This of course means, you need to utilize ticket statuses properly.

5. Use ticket statuses properly

Define what ticket statuses mean, if you don’t each support agent will find their own use case for Open, On-Hold and Pending.

Furthermore “Pending” should automate tasks for you and your agents should be able to ignore their pending tickets. Pending tickets should automatically send email follow-ups or be associated with the Task ticket type. Agents can set follow-up dates with the Task ticket type and have a ticket reopen from pending at a later date to follow-up.

6. Hide the noise of ticket fields

Employ conditional ticket fields to streamline the agent interface, showing only relevant fields for specific ticket types. For fields agents don't need to see, consider using the Sweethawk app "Hide Ticket Fields." 

7. When a ticket is updated through an automation or trigger, leave an internal note on the ticket through a URL target

Examples: When you send a customer a CSAT, leave an internal note When you create an automation to remind users about their pending support ticket, leave an internal note When you have a ticket move from pending to open because a due date has expired on a ticket, leave an internal note If the priority is raised on a ticket because of trigger, leave an internal note.

This will help your support agents follow the lifecycle of the ticket, and also makes QAing tickets much, much easier.

8. Utilize the ticket type drop-down field correctly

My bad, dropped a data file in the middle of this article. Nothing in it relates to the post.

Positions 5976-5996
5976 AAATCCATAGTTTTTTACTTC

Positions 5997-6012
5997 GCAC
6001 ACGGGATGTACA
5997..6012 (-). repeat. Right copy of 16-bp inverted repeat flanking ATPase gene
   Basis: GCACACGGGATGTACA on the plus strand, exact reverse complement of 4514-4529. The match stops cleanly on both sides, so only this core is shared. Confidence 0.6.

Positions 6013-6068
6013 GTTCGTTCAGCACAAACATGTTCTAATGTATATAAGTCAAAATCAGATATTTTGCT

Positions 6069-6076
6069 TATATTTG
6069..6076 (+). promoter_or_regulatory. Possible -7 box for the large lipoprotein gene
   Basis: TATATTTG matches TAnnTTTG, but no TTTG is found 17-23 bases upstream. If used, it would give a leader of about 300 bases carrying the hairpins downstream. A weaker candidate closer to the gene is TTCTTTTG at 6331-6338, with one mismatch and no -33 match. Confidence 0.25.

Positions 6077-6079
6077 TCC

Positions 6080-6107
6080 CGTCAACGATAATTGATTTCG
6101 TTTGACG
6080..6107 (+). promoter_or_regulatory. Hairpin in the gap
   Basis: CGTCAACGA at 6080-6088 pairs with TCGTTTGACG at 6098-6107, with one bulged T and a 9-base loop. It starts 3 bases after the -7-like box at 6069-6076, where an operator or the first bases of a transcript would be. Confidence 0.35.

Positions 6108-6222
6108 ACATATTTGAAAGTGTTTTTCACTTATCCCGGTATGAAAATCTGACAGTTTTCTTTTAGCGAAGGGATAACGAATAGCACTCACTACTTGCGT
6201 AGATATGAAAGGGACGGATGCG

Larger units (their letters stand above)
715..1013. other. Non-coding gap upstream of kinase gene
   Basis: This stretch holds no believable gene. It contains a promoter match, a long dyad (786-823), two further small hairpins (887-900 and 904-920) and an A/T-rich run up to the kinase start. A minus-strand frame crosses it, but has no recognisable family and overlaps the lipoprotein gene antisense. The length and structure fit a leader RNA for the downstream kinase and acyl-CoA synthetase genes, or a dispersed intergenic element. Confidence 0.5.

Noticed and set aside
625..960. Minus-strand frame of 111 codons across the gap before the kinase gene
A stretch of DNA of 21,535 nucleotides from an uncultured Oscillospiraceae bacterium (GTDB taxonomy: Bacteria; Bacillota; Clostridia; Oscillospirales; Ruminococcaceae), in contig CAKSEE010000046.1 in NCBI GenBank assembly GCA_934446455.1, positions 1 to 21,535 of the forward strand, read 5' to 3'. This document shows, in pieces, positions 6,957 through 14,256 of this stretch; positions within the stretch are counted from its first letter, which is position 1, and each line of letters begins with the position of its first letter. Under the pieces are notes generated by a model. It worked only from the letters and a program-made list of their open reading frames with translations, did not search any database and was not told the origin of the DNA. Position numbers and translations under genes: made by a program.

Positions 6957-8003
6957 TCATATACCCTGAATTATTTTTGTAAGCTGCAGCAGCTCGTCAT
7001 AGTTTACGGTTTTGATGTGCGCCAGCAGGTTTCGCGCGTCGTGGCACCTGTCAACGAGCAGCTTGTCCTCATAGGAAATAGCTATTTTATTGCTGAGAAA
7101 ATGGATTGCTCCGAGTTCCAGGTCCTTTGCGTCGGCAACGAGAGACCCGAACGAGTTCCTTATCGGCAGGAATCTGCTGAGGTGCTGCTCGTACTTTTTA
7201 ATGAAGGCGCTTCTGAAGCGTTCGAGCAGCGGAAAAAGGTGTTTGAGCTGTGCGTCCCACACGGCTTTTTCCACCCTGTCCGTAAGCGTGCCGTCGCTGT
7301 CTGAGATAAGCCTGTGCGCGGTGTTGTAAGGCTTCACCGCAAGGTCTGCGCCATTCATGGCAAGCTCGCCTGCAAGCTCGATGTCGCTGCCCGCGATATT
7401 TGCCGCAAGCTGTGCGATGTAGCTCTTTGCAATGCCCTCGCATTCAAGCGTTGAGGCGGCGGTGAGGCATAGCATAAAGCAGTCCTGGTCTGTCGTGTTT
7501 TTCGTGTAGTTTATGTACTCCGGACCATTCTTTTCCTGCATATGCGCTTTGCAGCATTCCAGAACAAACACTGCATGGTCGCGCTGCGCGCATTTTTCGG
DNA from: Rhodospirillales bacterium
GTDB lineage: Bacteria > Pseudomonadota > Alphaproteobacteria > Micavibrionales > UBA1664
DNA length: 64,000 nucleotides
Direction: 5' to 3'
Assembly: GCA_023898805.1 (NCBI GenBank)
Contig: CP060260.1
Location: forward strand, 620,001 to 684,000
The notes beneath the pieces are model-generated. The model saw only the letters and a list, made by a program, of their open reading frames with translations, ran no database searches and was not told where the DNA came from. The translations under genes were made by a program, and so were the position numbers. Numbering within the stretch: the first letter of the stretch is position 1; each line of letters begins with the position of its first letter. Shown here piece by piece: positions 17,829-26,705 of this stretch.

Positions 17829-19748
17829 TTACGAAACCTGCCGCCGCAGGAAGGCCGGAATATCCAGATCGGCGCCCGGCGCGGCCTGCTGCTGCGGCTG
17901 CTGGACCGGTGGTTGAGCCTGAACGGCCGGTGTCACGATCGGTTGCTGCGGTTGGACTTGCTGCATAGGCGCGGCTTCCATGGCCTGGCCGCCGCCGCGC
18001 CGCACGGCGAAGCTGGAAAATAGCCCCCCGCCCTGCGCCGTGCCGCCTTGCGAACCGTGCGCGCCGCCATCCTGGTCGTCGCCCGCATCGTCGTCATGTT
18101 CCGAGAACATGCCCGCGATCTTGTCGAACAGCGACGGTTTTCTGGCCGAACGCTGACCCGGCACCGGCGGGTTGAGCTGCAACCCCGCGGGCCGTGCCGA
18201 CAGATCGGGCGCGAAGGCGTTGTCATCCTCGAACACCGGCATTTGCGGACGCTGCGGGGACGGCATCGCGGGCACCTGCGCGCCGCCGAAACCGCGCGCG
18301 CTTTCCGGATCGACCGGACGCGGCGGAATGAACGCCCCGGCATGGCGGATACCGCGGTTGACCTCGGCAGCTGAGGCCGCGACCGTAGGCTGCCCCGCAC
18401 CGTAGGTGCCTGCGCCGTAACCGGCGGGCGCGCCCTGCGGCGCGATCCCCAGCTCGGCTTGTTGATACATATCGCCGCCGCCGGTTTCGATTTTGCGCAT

Task: gives you the option to set a due date for a ticket. This is the only date field you can build an automation on. This due-date field can be extremely helpful if you’re B2B and often have customers telling you to reach back out at a certain date. Set the due date under the Task field and create an automation for that ticket to reopen when the due date expires.

Incident: is used to indicate that the requester is experiencing a single occurrence of a larger problem that is affecting multiple users. Link Incidents tickets to Problem tickets for proper tracking and the ability to easily update all of the associated Incident tickets at one time.

Problem: is used to indicate that the requester is having an issue with your product or service that needs to be resolved and that is affecting multiple users. For example, if a popular feature stops working this outage will probably generate several support requests. Instead of handling each ticket separately, create one ticket describing the problem and set the type to Problem.

Question: Not as helpful as the others but you can use the field if you want to indicate when users have questions and not necessarily a support problem.

9. Avoid manually assigning tickets.

It's kind of rude to just throw tickets in someone's backlog with all of their other "Open" work.

For single-person teams in Zendesk, they should still have a designated group for tickets to be assigned to. If they rarely receive Zendesk tickets, it might be okay to assign them tickets directly but go ahead and setup Slack or email notifications so they're notified about assignments or updates.